Emma: I love sports, and playing softball.
David: Do you have any idea what you might like to do when you grow up?
Emma: Well, maybe a doctor, nurse or meteorologist.
David: You must be so proud of Emma. She is such a bright and talented child. I really like that she is interested in helping others at such a young age. At what age did she become interested in helping other kids?
Jill: Really from the time she was so very sick and we made the journey out to Duke Children’s to have a stem cell/immunology work up, she has wanted to help others. It seems that as long as she feels she is helping others, her own fears and anxieties seem diminished.
David: How did you come to find out that Emma had PI?
Jill: Emma was always sick, even from the early days. At nine months, when she first got tubes put in her ears, she had very low immune function. However, we were not told any of the levels until she was in the allergy workup, and we were trying to see when her numbers started to decline.
David: At what point did you find out that you had PI, too?
Jill: After Emma’s diagnosis and my next upper respiratory infection that would not clear up even after two rounds of antibiotics, we decided to test for deficiencies.
David: Is it sometimes difficult to explain to other people what PI is?
Jill: Yes, when Emma was younger we would just tell her friends and family that Emma didn’t have the“vitamins”in her blood like they did. However, after learning so much, we have amended that sentence to say“antibodies”in her blood like others.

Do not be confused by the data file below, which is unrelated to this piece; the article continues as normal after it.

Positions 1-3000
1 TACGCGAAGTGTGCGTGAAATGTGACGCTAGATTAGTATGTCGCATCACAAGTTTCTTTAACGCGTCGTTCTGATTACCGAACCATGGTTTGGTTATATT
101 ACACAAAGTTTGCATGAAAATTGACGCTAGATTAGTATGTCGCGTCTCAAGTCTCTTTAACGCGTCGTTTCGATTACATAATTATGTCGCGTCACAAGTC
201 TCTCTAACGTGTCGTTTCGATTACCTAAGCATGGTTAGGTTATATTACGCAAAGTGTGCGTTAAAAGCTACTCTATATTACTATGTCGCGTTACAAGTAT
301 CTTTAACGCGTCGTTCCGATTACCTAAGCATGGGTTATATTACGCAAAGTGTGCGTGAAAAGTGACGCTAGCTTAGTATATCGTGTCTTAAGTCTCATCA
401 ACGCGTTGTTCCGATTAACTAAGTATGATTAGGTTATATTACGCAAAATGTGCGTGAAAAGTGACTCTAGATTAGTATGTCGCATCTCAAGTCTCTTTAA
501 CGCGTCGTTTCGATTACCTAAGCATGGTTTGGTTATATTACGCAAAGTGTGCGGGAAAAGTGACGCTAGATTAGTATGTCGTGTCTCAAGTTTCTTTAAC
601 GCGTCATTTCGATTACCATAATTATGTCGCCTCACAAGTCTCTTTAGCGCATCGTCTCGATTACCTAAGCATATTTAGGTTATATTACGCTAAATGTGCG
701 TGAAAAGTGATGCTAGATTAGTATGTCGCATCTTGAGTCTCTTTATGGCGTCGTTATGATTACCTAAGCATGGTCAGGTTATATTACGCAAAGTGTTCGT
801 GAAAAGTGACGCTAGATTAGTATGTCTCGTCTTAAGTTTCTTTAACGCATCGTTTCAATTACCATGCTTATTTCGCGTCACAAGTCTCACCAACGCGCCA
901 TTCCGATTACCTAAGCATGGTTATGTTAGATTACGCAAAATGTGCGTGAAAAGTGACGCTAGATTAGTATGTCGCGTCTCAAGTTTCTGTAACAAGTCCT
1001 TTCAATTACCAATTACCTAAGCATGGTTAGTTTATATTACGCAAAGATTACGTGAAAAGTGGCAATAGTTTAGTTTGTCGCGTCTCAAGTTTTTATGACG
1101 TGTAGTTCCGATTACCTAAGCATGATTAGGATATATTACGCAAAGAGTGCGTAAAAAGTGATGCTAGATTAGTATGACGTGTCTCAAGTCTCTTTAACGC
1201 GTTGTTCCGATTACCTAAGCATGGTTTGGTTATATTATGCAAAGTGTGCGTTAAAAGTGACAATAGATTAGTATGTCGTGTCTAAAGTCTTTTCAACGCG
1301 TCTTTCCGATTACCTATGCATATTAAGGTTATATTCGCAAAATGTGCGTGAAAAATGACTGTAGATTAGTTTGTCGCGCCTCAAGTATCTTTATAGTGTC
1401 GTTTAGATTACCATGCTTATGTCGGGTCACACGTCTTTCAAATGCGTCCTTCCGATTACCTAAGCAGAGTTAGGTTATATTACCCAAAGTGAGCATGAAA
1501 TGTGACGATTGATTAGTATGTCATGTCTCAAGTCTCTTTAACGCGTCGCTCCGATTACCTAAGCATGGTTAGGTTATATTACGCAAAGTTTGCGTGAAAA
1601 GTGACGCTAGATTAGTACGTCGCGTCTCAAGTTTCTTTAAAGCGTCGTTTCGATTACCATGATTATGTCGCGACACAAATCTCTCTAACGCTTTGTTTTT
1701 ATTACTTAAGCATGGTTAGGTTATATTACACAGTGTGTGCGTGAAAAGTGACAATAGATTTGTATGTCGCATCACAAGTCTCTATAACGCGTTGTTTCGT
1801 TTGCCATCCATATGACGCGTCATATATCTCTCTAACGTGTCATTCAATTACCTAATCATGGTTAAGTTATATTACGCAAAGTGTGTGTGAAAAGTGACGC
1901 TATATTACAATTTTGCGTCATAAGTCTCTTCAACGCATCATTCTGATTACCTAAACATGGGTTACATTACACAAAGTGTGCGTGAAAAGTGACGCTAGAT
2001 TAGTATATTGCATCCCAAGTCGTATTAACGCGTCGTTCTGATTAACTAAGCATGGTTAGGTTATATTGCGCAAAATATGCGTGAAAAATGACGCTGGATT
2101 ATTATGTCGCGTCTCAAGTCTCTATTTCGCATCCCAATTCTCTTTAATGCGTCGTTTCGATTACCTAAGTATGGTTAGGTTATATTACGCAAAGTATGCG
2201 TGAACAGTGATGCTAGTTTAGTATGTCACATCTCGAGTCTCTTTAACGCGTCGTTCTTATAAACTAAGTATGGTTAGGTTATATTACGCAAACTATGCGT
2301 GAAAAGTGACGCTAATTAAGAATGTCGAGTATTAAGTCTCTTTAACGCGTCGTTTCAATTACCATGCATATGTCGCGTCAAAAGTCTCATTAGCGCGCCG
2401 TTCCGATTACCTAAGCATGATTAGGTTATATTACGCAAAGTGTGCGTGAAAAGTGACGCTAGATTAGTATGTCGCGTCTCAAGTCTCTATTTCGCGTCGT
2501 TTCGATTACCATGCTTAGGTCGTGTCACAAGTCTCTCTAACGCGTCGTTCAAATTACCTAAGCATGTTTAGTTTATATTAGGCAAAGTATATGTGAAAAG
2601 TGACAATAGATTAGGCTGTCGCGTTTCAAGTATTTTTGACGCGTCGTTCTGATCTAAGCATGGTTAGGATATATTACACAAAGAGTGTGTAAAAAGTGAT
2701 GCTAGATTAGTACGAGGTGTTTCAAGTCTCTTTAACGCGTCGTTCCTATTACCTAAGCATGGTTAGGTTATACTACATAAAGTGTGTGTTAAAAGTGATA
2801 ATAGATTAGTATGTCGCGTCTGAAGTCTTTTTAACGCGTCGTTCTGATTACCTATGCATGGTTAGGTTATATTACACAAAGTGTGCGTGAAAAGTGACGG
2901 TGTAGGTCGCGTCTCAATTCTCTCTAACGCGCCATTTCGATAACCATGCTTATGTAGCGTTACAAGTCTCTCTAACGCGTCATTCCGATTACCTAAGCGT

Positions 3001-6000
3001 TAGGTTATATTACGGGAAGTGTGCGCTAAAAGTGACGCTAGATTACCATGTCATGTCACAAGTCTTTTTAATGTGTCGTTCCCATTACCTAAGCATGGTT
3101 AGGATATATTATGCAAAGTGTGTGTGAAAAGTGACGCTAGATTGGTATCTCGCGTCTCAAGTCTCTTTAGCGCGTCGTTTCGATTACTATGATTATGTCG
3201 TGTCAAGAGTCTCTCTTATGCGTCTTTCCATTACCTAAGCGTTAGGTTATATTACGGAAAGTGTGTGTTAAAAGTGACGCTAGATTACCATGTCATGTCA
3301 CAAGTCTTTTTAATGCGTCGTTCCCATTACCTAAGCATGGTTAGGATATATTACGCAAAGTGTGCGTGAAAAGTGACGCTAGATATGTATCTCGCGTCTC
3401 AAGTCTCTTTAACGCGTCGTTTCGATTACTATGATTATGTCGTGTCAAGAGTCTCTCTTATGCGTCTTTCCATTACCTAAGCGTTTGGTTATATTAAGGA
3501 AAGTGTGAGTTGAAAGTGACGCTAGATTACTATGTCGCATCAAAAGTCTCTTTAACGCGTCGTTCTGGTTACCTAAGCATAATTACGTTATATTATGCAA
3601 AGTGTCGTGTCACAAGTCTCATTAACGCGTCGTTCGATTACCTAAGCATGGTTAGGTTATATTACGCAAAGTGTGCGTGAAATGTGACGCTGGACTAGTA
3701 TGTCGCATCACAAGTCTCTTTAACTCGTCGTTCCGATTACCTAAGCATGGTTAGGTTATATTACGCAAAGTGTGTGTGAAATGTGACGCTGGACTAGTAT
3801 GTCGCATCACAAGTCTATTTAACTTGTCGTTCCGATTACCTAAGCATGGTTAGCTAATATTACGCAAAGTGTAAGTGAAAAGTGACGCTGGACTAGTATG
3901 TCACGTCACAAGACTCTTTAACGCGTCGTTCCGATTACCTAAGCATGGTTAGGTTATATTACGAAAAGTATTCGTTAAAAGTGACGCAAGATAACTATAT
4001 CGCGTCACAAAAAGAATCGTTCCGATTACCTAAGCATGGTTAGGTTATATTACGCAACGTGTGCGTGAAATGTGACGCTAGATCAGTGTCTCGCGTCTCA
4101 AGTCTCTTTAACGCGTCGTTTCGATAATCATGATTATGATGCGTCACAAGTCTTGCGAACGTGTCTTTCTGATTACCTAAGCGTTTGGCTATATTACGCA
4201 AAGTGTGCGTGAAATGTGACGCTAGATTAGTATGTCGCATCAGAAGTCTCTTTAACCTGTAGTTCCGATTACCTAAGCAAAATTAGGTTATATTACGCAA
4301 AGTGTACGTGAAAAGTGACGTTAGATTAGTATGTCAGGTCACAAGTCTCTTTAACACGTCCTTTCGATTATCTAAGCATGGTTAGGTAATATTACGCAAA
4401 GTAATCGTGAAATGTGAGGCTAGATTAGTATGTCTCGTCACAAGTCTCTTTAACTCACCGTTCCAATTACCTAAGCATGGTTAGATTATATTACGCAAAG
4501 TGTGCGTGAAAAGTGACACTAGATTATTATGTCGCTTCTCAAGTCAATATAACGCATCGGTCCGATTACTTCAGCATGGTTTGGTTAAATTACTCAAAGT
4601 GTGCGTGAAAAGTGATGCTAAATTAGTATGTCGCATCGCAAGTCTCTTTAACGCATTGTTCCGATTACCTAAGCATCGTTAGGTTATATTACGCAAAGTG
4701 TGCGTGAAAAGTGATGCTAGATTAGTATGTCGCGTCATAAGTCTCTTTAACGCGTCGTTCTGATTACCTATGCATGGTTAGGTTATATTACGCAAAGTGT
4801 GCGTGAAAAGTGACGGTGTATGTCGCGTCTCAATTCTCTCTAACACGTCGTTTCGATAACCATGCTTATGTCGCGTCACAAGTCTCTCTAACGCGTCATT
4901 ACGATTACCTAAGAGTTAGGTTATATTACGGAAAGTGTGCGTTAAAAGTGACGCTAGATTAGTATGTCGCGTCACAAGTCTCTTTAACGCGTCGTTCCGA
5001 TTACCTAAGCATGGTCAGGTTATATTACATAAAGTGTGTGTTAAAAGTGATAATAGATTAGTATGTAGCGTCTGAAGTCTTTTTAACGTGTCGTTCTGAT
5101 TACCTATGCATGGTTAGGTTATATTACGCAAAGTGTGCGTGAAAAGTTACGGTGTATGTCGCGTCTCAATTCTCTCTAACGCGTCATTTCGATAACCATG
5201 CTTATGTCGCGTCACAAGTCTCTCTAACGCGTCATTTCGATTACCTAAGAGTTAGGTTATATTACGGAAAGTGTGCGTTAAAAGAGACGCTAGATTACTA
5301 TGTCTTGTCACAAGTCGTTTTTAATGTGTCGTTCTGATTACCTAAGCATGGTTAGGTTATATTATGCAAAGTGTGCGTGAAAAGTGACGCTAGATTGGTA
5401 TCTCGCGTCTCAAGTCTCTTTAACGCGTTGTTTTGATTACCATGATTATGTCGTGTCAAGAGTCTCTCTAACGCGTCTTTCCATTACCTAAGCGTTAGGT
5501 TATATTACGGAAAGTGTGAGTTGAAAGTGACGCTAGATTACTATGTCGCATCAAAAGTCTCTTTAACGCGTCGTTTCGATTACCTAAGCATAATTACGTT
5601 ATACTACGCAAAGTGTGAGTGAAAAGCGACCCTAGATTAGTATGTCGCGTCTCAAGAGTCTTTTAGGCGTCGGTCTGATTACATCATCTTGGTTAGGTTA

David: As an illustration of Emma’s empathy, will you tell the story of how she selected the Great Dane puppy she wanted as a Christmas present?
Jill: We had been searching for a puppy and when we went to see the litter, Emma chose the dog that had a broken leg. She said it probably needed her, since she knows what it is like to be different and have medical problems.
David: What was your reaction to learning that Emma had PI? What lessons have you learned over time about caring for a child with a chronic disease?
Jeff: First, relief that we finally found out WHAT was wrong. Then it slowly sank in how serious it was. Then you just want info. Anything can be dealt with if you have all the info in a way you can understand. What I learned was two things. Someone is always worse than your kid. Emma was so sick but, we saw so many kids who had a lot tougher road. The second is that I truly believe that God only gives what you can handle. I know that Emma has a mission from God. We may not ever know who she touches, but someone is going to be inspired, someone is going to be lifted up because of Emma.
David: I know that Emma has quite an extended family. She comes from what is referred to as a“blended family”- one in which the parents are divorced and each remarry and there are step siblings and half siblings not to mention several more step grandparents and step aunts and step uncles in the mix. What are the dynamics of this blended family like?
Jeff: Well, first all the hard work is done by Emma’s mom, Jill. She is the one who has battled with all the ear infections and sore throats. Since we live 30 miles away from each other, most of the time that we see Emma is a good time. We have missed out on a lot of times because she was too sick to visit. The dynamics are really no different than with any other blended family. Everybody knows she has a PI but she doesn’t get treated differently. She is just one of 26 nieces and nephews on my side of the family. I know that she likes to be like other kids.